1. A centralized broker that handles security, access, and communication. This can be accomplished through integration servers (like the School Interoperability Framework (SIF) Zone Integration Servers) or through similar software like the Enterprise service bus (ESB) model that acts as a SOAP-oriented services manager.
2. An independent data model based on a standard data structure, also known as a Canonical data model. It appears that XML and the use of XML style sheets has become the de facto and in some cases de jure standard for this uniform business language.
3. A connector, or agent model where each vendor, application, or interface can build a single component that can speak natively to that application and communicate with the centralized broker.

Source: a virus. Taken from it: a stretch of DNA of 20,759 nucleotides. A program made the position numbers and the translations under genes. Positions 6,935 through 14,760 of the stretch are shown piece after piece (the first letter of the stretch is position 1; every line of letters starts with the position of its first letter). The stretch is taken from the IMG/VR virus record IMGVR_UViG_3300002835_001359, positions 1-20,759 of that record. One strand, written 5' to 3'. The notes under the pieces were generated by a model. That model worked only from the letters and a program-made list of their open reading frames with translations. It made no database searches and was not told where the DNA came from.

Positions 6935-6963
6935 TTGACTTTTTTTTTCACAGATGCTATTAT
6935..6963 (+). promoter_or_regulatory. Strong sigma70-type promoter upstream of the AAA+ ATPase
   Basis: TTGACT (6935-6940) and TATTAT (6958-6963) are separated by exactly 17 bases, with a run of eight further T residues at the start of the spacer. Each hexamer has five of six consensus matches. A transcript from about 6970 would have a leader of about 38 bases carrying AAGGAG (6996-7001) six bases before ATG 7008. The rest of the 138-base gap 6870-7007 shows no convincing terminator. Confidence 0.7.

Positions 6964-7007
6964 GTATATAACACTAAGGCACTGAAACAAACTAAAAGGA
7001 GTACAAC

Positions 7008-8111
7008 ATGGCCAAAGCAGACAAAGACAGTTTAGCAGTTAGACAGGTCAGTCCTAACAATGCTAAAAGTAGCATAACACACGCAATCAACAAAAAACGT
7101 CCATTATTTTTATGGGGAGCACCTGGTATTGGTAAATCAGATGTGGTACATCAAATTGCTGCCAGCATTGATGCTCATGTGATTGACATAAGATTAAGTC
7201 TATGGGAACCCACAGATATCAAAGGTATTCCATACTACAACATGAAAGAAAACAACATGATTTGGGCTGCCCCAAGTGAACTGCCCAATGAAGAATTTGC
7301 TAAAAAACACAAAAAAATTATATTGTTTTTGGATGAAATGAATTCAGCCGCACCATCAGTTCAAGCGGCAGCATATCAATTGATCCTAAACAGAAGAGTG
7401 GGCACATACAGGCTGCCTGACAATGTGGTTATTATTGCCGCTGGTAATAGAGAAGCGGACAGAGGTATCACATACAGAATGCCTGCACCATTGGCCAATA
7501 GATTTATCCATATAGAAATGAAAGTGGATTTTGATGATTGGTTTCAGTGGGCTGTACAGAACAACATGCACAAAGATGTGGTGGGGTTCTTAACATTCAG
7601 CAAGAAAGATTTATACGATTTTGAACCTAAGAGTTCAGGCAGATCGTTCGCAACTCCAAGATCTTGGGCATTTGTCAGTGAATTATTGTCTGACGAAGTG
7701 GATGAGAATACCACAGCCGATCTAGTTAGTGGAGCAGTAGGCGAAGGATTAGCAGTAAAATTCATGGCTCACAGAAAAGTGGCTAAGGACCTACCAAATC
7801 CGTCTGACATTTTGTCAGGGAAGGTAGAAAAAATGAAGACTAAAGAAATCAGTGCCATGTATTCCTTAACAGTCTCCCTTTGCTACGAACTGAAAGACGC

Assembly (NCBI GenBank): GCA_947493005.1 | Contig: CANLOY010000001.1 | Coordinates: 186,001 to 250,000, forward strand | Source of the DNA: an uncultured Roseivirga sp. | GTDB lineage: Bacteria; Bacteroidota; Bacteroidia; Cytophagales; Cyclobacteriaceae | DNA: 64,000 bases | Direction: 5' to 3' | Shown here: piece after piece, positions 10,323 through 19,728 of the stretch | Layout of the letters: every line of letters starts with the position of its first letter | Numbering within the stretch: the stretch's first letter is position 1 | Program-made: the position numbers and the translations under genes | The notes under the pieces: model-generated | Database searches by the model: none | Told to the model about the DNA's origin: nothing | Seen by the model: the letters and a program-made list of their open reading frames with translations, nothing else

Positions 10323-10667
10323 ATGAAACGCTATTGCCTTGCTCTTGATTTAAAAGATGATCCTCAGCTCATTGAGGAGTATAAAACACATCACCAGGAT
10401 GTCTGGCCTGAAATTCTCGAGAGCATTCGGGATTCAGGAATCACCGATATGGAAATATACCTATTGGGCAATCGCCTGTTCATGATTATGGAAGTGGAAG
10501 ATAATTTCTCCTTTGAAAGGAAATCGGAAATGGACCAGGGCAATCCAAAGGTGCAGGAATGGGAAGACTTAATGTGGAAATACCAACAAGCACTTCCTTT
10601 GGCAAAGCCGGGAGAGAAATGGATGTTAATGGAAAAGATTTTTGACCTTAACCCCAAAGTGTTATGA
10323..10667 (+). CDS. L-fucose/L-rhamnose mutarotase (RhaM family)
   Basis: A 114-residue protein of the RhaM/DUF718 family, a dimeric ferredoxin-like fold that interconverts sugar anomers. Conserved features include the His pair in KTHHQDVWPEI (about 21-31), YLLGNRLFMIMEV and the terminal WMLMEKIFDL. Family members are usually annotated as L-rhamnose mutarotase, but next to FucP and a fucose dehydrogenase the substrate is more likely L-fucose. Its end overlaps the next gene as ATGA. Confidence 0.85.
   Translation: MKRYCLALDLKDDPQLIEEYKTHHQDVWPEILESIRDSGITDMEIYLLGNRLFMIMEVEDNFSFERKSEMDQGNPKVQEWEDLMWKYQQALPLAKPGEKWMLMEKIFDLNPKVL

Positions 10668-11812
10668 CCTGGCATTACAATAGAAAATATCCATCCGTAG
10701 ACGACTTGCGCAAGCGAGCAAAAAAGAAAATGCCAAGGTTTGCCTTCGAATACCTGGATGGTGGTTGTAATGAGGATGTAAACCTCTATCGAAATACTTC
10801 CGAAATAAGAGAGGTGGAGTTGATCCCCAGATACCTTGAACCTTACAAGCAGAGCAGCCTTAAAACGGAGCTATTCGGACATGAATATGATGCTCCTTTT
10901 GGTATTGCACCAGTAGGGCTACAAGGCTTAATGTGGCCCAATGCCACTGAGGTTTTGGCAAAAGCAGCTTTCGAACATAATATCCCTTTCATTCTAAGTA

4. A system model that defines the APIs, data flow and rules of engagement to the system such that components can be built to interface with it in a standardized way. This aids Orchestration
- Real time information access among systems
- Streamlines business processes and helps raise organizational efficiency
- Maintains information integrity across multiple systems
- Ease of development and maintenance
- High initial development costs, especially for small and mid-sized businesses (SMBs)
- Require a fair amount of up front business design, which many managers are not able to envision or not willing to invest in.
SOA is a loosely coupled solution to replace EAI (didn't kill EAI though).